By Jorgen Anderson, Head Coach & Program Director Happy Spring Everyone! I believe I mentioned in the February issue that we would receive snow. I remember writing the article and looking out the window noticing the lack of snow. Guess all our wishes came true! Crazy amounts of snow in such a short amount of time! Everyone was able to enjoy it. Too deep for some and just right for others. I’m sure it improved everyone’s skiing, as deep snow makes it very challenging for the entry level skier. Just spend a day in deep snow and it will make you move those hips up and forward. Then, the next time you head out on a groomer, it feels so much easier. Such an amazing month of snow fall. Bring on the spring now. Get the shades out and head up top for a picnic in the trees. This is the best time of year to enjoy the hill with lots of snow coverage and no cold toes. Snow will soften each day by lunch time. Everyone loves spring skiing! U12-U16 ~ We have enjoyed an amazing winter. Yes, we are lacking the away competitions, but we have seen amazing individual skill development. See some of our U16 ladies below. Having the time and not rush off to races has been an adjustment, but such a silver lining. We are still able to have timed runs with each other, which has the same effect on the athlete. We have also been blessed with only one cold snap. Lucky for all of us in this amazing, yet different year. Carvers ~ We have had a great season with the young kids U12 and under. Coaches have been having a blast with this gang this year. Mid-season report cards have been sent out and the rippers have 4 weeks to go. Spring Break we will again have our 3 day activities. You can sign up online via the website. 3 consecutive days is an amazing way to work on their skills, and time on snow is important at this age. Hope you can take advantage of our 2 three day activities during the break. Visit www.apexskiclub.com for information. Click on the registration button for payment.

3-Day Spring Break Camps Camp 1 ~ March 20, 21, 22 Camp 2 ~ March 26, 27, 28

Camps $150 or $99 if in other programs

Apex Carver Program

Starts January 2 - Full Day Saturdays Starts January 3 - Half Day Sundays

Register at apexskiclub.com

has 17 World Cup starts and 7 podiums! This is one of the best World Cup starts of any athlete at this level. The Crystal Globe is the overall winner of the World Cup series. With some good old fashioned Big Rig skiing, this young man will bring it home!

FIS Racing ~ We are so excited for Marcus Athans and Heming Have wonderful spring skiing everyone! Chat again in our final Sola. They just came home from a European adventure. Both publication in April. Big shout out again to the resort for crushing were able to have a month of racing. Returning home was a little it daily out there! boring, as both were in quarantine for two weeks while we all hit the 100cm dump. Both men are heading to Kimberly for a training block. Aaron Leaman (AP) is heading to the World Juniors. He will be racing for Thailand. You may have seen him training this past month in the blue outfit. Best of Luck AP ... you’re amazing! Reece Howden ~ What can I say? This is such a big deal! The Big Rig is crushing it! Our club athlete is having one hell of a season! Such a humble focused lad. I communicate with Reece regularly. He is so focused and dialed in. Hopefully, we have a Crystal Globe to report on soon here. For those who are new to Apex Matters, Reece Howden is an Apex Ski Club Athlete who is ranked number 1 in the World in Ski Cross. To date, Reece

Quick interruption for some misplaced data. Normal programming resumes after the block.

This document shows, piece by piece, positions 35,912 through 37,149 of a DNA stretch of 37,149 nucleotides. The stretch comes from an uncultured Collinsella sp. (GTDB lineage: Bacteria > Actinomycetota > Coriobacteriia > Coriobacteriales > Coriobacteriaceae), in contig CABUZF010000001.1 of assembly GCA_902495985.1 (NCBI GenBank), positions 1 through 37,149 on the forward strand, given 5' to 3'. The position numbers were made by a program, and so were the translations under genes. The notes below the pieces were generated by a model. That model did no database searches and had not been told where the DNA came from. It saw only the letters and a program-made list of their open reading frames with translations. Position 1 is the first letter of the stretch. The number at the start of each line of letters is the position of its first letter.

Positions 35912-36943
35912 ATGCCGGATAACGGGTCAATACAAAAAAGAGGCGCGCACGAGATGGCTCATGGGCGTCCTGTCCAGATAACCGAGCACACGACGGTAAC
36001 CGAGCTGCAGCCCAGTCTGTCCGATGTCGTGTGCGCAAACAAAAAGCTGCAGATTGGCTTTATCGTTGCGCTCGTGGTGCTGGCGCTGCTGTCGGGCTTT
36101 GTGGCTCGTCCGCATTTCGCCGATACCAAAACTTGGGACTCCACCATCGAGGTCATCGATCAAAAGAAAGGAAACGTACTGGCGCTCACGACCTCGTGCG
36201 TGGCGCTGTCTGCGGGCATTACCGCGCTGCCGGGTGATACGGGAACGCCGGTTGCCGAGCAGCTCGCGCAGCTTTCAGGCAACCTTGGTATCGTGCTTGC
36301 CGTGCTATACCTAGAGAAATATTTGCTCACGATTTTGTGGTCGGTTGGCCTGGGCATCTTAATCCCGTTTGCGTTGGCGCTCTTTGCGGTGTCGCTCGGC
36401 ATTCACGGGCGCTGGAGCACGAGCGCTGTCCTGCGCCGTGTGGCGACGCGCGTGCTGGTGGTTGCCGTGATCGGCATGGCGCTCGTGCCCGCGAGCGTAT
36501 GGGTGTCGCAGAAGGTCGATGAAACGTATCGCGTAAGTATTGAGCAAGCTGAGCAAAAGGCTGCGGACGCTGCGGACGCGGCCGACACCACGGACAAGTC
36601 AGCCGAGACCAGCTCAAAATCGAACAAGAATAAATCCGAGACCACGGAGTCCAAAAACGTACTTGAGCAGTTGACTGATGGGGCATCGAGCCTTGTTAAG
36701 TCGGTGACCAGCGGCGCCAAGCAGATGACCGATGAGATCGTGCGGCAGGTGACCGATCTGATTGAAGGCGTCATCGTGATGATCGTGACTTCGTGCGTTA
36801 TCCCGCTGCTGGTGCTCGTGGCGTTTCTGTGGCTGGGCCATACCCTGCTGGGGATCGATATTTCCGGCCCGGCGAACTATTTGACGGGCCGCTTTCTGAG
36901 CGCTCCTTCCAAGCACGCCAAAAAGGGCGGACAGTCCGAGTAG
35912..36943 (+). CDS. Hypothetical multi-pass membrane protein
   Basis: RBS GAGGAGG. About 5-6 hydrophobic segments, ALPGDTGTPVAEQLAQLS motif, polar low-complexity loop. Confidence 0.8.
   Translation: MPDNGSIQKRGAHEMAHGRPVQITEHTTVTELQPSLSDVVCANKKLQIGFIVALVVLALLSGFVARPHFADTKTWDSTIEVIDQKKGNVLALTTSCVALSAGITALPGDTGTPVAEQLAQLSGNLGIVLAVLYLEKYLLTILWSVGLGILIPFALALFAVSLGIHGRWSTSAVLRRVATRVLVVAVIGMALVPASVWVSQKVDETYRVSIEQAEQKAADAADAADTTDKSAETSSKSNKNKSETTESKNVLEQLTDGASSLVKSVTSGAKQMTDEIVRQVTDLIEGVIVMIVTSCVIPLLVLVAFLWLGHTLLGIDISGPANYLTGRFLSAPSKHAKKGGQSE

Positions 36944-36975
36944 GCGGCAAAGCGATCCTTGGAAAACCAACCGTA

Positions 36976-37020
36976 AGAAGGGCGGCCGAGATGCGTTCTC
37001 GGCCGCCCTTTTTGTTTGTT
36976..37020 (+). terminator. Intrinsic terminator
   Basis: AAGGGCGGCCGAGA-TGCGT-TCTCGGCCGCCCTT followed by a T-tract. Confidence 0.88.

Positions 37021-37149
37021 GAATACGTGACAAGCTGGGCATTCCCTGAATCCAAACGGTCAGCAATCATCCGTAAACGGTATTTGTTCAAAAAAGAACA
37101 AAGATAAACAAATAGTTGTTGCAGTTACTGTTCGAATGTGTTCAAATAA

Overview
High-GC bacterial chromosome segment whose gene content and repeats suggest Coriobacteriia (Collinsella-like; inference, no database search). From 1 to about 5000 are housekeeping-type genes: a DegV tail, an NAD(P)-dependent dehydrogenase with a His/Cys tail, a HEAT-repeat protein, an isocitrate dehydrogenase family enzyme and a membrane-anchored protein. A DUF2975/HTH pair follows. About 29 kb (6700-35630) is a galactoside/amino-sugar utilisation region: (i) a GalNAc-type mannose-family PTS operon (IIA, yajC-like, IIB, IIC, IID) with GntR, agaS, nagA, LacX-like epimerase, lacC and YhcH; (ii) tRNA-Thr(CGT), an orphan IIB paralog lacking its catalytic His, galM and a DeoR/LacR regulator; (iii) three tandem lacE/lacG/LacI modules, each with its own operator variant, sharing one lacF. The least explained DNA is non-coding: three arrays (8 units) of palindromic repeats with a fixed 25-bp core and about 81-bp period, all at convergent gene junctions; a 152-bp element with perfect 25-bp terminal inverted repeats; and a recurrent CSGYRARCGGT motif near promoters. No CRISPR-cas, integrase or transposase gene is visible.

Amy Clark

Samantha Lawlor

Molly Raymond

On The Ski Cross World Cup Circuit By Reece Howden, Apex Ski Club Alumni Over the last month, I have raced in the World Championships in Idre Fjall and a World Cup in Reiteralm. World Champs did not go as well as I hoped after winning the last two World Cup races on that track. I ended up placing 5th. Unfortunately, one small mistake in the semi finals cost me the big final, but I was happy that I was able to recover and win the small final. Reiteralm was a new race on the World Cup series and I was very excited to place 2nd after some difficult days of training. (Below - On podium in Reiteralm.)

Currently, I am in Georgia competing in the first World Cup Ski Cross hosted by that country. It’s very exciting to get to compete somewhere new and culturally different. I am very excited for what the final races of the season have to offer.

Spring is coming, and the prices are melting! Enjoy sales on your favorite brands starting March 15th! Flash sales every weekend on different item categories! Done for the season? Bring your skis for a final tune and a storage wax! Details in store.

Open Daily 8 am - 4 pm

mtnshop@apexresort.com 1.877.777.2739 | apexresort.com

Follow us on Facebook and Instagram @apexmtnshop Stay up to date on the latest sales, demos & tuning specials.

Ski Skills For Life! Moguls, Terrain Park, Big Air & All Mountain for the kids, the club, and the community

Competitive & Non-competitive Programs for ages 6 & up

Hello Apex!

By Kristi Richards, Program Director & Head Coach I seriously can’t believe how good the skiing conditions have been this season, and how much great snow and sun we’ve had! The hype is real! The Apex Freestyle Team has been working hard at their skills, but mostly trying to contain the level of fun this season, as its a serious problem.

Our Spring Camps are filling up with options for Jumps and Bumps athletes, Freestylerz, Freeriderz and Performance athletes. We are welcoming another rockstar Olympian coach, Tami Bradley, for our GIRLSTYLERZ SPRING BREAK CAMP, March 16, 17 & 18! It is going to be buzzing around the Apex Freestyle Training Area for the Spring Break, so be sure to make a turn down ‘Kristi’s Run’ and check it out: •

Jumps & Bumps ~ Full Day - March 16, 17, 18 - Ages 6+

Jumps & Bumps ~ 1/2 day - March 16, 17, 18 - Ages 6+

Girlstylerz ~ March 16, 17, 18 - Ages 8+